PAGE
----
I’ve recently grown fond of BBC Radio 4’s Sunday morning offering between 8 and 9 am. If I tune in a little early, I catch the BBC Radio 4 appeal, a weather forecast, tweet of the day (birdsong, not social media trolls) and a quick and usually ribald plug from Paddy O’Connell for Broadcasting House at 9, prior to the news and review of the papers. This week’s appeal was for a charity called Feedback, which finances the harvesting of fruit and veg which one well-known supermarket chain describes as “wonky”. Cream cauliflower (as opposed to pristine white cauliflower) for example, is left to rot in the fields because the farmers can’t sell it to the supermarkets. When I lived in New Zealand I had a friend who grew kiwi fruit. He could only forward the most unblemished specimens for export. The Kiwis themselves were happy to eat the wonky stuff, or make kiwi fruit wine, God bless them. Apparently in the UK we waste millions of tons of crop because it doesn’t look right. Disgraceful.
After the news comes morning service, yesterday from Glasgow, and on the first Sunday of Lent, a very thoughtful discourse on temptation, and Jesus’s three encounters with it during his forty days in the wilderness. Temptation is very subtle. It only asks you to make a small compromise. By a strange coincidence, the name of the physicist J. Robert Oppenheimer came up, coincidental, because I’m currently reading Ray Monk’s Inside the Centre, the Life of J. Robert Oppenheimer (Jonathan Cape, 2012). Oppie (Opje, as the Dutch called him) directed the scientists involved in the Manhattan Project, the construction of the atomic bomb, at Los Alamos in New Mexico during the war. He was lured by the sweetness of an enormous scientific challenge, theoretical and practical. After Trinity, the first successful detonation, he famously quoted the Bhagavad Gita. Now I am become death, destroyer of worlds.
Politicians are very vulnerable to temptation. The party is tempted by the lure of power, and the individual is tempted by the lure of personal advancement. It can be a dirty business.
There’s a tremendous stooshie going on in Scottish politics just now. Actually there are several overlapping stooshies: did the SNP High Command conspire against Alex Salmond? Is Nicola Sturgeon’s daily Covid briefing a party political broadcast? Can you select your gender as an act of will, irrespective of your chromosomal endowment? Is it a crime to express hatred of a minority group in the privacy of your own home?
People say the SNP is tearing itself apart. On the other hand, when the SNP were once renowned for self-discipline and unity of purpose, they were accused of turning Scotland into a “one party state”. I’m suspicious of parties that do not tolerate internal dissent. It seems to me that the most absurd element of party politics is “the whip”. I could never have been a politician. If the chief whip had ordered me to vote against my conscience and produced his lash I would have told him what he could do with it, then cheerfully resigned and given up the Ministerial Mondeo. I was never a committee man.
Of course I say that, but what if I had mouths to feed at home? Lady Campbell would say, “We have to keep the children at private school to give them the best possible start in life. This precious principle of yours only affects 0.01% of the population. For God’s sake, take the whip.”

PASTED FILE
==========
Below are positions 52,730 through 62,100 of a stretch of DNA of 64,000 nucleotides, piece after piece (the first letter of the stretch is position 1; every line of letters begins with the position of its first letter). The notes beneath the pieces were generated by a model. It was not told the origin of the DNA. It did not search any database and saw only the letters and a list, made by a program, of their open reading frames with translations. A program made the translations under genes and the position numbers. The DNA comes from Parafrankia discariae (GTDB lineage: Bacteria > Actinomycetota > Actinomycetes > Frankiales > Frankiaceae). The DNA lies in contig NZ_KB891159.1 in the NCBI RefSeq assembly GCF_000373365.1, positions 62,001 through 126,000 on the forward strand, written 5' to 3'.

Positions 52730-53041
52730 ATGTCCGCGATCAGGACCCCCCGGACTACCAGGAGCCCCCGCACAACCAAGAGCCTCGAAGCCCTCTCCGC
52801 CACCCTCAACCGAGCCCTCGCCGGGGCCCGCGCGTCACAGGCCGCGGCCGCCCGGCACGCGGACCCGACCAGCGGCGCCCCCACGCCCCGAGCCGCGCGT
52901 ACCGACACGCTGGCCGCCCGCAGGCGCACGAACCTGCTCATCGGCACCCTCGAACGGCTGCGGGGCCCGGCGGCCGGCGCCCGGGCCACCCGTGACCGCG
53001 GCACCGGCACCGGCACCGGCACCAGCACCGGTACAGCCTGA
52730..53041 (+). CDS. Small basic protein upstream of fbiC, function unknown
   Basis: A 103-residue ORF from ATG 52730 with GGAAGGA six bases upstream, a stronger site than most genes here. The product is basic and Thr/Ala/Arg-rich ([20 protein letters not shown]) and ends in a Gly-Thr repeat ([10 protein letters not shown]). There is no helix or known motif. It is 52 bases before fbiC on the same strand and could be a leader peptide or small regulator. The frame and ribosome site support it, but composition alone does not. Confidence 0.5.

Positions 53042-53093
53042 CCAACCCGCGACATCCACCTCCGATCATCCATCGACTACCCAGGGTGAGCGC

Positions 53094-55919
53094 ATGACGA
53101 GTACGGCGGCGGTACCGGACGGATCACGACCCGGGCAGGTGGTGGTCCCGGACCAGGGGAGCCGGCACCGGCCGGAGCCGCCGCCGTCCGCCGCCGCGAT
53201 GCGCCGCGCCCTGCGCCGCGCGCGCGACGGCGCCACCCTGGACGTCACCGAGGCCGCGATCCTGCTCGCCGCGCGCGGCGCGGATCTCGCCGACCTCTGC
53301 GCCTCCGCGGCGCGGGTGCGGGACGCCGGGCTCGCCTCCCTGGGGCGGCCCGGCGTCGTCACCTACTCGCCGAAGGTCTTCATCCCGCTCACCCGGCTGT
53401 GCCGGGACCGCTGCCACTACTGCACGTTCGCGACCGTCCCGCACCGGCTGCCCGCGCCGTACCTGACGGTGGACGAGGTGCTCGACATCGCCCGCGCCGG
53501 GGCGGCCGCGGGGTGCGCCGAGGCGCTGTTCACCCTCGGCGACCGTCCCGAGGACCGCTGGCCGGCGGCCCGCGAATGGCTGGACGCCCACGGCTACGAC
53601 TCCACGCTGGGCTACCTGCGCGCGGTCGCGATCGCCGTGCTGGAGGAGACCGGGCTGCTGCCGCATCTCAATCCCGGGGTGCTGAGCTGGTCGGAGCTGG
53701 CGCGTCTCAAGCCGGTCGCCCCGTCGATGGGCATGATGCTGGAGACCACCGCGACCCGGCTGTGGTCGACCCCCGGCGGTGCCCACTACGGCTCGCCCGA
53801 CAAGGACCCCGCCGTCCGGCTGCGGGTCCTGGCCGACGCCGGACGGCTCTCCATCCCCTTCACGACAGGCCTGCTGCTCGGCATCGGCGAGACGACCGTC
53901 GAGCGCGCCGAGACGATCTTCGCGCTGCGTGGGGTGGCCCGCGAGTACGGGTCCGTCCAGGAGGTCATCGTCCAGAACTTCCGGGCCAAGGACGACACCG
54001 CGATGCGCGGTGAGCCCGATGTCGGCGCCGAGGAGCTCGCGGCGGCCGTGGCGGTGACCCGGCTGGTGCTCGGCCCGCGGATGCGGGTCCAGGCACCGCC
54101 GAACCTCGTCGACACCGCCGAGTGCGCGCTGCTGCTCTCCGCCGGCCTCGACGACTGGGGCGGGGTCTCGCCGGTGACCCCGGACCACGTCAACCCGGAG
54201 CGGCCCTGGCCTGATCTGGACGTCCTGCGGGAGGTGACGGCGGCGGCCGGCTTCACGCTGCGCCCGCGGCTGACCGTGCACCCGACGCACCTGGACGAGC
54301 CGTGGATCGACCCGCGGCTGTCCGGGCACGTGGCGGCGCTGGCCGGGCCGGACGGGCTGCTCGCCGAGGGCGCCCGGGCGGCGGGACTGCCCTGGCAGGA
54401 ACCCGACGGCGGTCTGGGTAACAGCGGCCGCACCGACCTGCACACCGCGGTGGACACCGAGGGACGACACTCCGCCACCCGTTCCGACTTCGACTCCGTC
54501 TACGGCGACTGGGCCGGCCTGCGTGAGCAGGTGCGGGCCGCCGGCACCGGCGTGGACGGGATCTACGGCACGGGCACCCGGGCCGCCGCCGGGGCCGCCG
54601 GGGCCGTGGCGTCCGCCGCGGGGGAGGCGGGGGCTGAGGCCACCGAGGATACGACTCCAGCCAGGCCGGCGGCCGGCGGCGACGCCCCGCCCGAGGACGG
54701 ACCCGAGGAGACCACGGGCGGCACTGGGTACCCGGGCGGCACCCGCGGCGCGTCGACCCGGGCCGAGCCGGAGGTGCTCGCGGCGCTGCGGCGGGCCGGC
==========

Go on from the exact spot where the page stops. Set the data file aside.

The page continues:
The logical outcome of abjuring the idea of the whip is to abjure the idea of the party. That might be a dangerously naïve stance to take. It’s what totalitarian governments do; they hasten through an Enabling Act – necessary for the national crisis in which we find ourselves – and outlaw every other party save their own. The trade unions get banned at the same time. So no. We mustn’t ban parties. If you want to get anything done, you need to organise.
But sometimes I grow weary of the political Big Beast who emerges from Parliament to do a piece to camera in which he espouses some dogmatic party line which he clearly knows is humbug. And he does it with a straight face. Radio and television programmes like Any Questions and Question Time are unutterably tedious because faceless party apparatchiks score points off one another and rarely say anything surprising or original. No wonder the populace loses faith in the political class. The whole charade casts doubt on the integrity of embarking upon a political career. Maybe it would be better if we encouraged “ordinary” people like refuse collectors and doctors, shop assistants and teachers, posties and scientists, to take a sabbatical and stand for election. Just for a single parliament. Every vote would be a conscience vote, cast without any ambition for a second term.
Pie in the sky? Maybe. Maybe it’s too much to ask that every MP, or MSP, be an independent, but at least we should ask that each one of them be a man or woman (am I being binary?) of independent mind. We should retain a healthy distrust of factionalism. It is not merely that we as individuals needs to reach across the aisle; we need to abolish the aisle, and commingle. When you compromise your principles for the greater good of the party, you lose something of your own unique individuality. What shall it profit a man, if he gain the whole world, and lose his own soul?